Strolling through those automatic doors, with miles of tile floors and white lights lining the walls of mannequins and advertisements with new clothing was ‘the thing’ to do as a High School student in Melbourne, constantly seeking out the newest additions to the nike running shoe collection, bright coloured party shirts from Supre and infamous 2XU leggings (owned by much of the 13 year old population at the time). The answer to school stress was a chick flick day at the shopping centre, spending almost every dollar in my wallet, buying more things for my overflowing wardrobe to lift my mood and automatically boost my enthusiasm. Not that I needed this boost, but it was an addictive high when purchasing a bargain. “You can’t pass this one down, it’s only $9.99!” I’d tell myself, inevitably to become buried by the other 6 scarves I never wore.
This was the reality of 13 year old Ruby - clueless about money and the value of things and desperately trying to fit-in with her peers. Influenced by Nike’s advertisements, fashion trends in the school yard and social expectations, it was very unusual in the social scene to have a half-empty wardrobe.
Two weeks ago, myself and 9 other students from Green School visited a forest occupation on a coal mine in Hambacher forest, Western Germany. This mine extension not only threatened the already vulnerable climate, and biodiversity of the land, but also the spirituality of the people to the forest. A group of 30 activists currently occupy the remaining forests, camping in treehouses, and living off the land -- resisting the consumption of fossil fuels and the exploitation of the forest. Their lifestyles changed drastically as they chose to move themselves into the frontlines of climate action. Giving up their education, jobs, income, family and past life in the capitalist system in Europe, they now live in the simplest of ways. Many call themselves ‘freegans’, only consuming leftover food, and products that are destined to landfill, and relying on supporter donations to continue the occupation efforts. What amazed me the most whilst meeting these people was how content and calm they were, without secure incomes, homes or many belongings. With most occupants owning only one small backpack, their community is based off of sharing, individuality, and the nonexistence of power.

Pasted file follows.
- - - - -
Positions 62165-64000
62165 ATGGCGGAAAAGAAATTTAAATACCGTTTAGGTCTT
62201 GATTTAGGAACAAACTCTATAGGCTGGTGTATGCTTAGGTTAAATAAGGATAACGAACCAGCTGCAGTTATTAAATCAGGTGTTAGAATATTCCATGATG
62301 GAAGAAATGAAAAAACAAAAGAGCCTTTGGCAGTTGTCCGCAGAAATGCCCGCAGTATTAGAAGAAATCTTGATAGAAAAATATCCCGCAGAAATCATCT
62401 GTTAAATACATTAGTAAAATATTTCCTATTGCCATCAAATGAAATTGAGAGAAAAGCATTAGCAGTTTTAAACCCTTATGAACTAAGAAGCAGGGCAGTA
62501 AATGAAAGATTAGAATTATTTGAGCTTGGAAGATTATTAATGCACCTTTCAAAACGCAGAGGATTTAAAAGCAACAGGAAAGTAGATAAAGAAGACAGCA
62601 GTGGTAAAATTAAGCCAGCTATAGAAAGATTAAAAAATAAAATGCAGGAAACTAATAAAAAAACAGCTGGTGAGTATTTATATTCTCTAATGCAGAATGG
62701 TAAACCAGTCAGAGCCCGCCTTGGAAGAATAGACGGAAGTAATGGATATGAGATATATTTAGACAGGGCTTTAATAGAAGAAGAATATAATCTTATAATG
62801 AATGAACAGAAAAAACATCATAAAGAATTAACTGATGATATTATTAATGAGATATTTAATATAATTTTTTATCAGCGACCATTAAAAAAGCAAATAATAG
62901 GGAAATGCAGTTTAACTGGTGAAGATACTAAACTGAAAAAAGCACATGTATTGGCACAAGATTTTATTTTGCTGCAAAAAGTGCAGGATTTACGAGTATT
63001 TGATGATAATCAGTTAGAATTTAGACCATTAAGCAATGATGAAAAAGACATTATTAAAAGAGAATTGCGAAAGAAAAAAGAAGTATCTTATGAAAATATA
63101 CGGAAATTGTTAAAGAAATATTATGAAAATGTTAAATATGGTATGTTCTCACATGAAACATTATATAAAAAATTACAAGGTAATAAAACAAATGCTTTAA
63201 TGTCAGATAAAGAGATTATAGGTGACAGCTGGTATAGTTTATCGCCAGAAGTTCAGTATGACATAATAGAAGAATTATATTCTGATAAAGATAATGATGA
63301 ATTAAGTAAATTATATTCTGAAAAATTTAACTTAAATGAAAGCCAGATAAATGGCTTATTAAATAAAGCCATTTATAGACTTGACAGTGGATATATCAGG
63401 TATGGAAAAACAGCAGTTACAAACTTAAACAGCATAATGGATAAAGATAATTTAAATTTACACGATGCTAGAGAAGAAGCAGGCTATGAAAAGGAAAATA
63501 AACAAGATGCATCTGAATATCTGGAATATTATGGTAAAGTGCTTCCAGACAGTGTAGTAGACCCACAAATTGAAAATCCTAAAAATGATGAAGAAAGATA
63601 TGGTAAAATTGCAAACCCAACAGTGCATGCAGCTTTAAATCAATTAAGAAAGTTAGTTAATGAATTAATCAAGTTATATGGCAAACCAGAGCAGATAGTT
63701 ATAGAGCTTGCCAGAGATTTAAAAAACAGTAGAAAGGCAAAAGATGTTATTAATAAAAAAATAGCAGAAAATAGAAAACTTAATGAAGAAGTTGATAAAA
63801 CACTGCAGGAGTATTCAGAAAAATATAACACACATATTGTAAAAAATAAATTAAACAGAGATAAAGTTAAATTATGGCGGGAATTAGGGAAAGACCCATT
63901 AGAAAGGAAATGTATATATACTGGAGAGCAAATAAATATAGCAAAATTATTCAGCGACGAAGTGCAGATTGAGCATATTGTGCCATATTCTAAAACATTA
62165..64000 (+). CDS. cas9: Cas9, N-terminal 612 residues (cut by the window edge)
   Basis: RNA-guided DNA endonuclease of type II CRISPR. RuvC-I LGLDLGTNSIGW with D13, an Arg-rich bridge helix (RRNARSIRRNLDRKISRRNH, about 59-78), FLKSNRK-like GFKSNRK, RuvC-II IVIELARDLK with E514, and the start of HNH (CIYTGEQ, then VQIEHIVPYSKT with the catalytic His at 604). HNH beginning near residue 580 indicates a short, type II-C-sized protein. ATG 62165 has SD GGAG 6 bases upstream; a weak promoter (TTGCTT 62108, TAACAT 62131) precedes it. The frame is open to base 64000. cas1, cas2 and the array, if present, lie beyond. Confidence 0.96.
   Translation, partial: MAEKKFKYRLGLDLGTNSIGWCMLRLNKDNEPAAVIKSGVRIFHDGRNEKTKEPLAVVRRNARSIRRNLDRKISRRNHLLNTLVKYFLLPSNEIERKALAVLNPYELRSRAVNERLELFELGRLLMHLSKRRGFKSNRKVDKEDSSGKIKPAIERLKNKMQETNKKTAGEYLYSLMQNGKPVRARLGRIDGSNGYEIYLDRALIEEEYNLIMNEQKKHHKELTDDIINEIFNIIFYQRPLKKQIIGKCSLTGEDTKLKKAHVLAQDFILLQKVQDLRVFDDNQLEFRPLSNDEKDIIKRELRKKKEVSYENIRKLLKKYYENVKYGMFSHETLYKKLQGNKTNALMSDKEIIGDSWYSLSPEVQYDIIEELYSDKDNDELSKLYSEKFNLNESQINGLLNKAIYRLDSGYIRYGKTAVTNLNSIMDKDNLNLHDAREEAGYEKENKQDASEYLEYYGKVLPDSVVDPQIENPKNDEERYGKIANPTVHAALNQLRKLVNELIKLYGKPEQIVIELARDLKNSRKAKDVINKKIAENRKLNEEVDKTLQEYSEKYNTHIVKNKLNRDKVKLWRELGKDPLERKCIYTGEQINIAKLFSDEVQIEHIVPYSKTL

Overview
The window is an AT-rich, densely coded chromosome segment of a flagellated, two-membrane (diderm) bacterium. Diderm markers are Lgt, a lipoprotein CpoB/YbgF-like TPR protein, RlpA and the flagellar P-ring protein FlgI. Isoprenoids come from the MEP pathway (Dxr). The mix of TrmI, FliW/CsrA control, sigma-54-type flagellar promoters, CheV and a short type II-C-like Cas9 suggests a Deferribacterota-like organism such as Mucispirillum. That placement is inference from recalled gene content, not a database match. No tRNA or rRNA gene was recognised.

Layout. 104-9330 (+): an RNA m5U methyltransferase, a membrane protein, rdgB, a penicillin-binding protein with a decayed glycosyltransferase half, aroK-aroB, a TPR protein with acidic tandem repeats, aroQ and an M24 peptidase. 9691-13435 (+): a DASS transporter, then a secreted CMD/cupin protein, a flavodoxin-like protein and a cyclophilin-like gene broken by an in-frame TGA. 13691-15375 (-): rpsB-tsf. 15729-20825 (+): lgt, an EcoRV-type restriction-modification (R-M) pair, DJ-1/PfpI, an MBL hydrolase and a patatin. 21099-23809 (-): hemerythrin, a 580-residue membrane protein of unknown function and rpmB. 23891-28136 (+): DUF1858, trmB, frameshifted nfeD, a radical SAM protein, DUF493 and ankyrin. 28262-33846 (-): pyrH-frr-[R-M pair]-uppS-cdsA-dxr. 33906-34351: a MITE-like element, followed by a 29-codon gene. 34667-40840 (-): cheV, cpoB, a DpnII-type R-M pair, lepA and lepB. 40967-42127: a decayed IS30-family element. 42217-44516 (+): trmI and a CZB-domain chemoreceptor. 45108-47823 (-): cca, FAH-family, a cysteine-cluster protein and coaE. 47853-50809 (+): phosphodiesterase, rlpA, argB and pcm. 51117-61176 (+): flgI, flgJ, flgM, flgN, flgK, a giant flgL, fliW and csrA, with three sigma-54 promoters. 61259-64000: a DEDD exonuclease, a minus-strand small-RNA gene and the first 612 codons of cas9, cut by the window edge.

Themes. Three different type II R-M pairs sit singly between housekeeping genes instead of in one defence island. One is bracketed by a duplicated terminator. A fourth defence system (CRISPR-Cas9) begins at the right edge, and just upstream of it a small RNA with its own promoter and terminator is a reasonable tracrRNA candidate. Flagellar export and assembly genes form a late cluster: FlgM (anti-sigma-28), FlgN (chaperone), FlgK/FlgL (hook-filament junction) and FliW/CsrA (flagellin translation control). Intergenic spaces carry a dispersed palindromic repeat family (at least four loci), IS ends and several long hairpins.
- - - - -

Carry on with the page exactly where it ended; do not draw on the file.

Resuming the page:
The occupation, moving beyond capitalism fuelling greed for coal, is an anarchist community. All residents are expected to work together to maintain their own camps, and help contribute to the maintenance of the entire occupation. Without power figures in this mix, all the occupants contribute their own skills in order to keep the community in balance. The idea of balance removes the ideal of privilege, status, wealth, and inequality -- all of which fuel the capitalist system worldwide.
In this anarchist society, it is clear that there are no symbols of hierarchy or power compared to others, in fact, one occupier spoke about their new program offered to newcomers; these are weekly meetings to talk privilege and minority groups, making sure to place these people in the correct mindsets to fit in the anarchist system.
The activists, with clear intentions and passions for the protection of the land, is a contradicting behaviour from what is seen in the shopping centres of Melbourne, and the consumerist society I was once a part of. Living off of the land vs. walking through miles of stores shows a clear disconnect between the land and self when engulfed by consumerism and its ideals. Without the expectation of wanting new things, and battling for social status with the consumption of products, their community has the space to protect what they truly are passionate about -- protecting the forest and ending capitalist greed.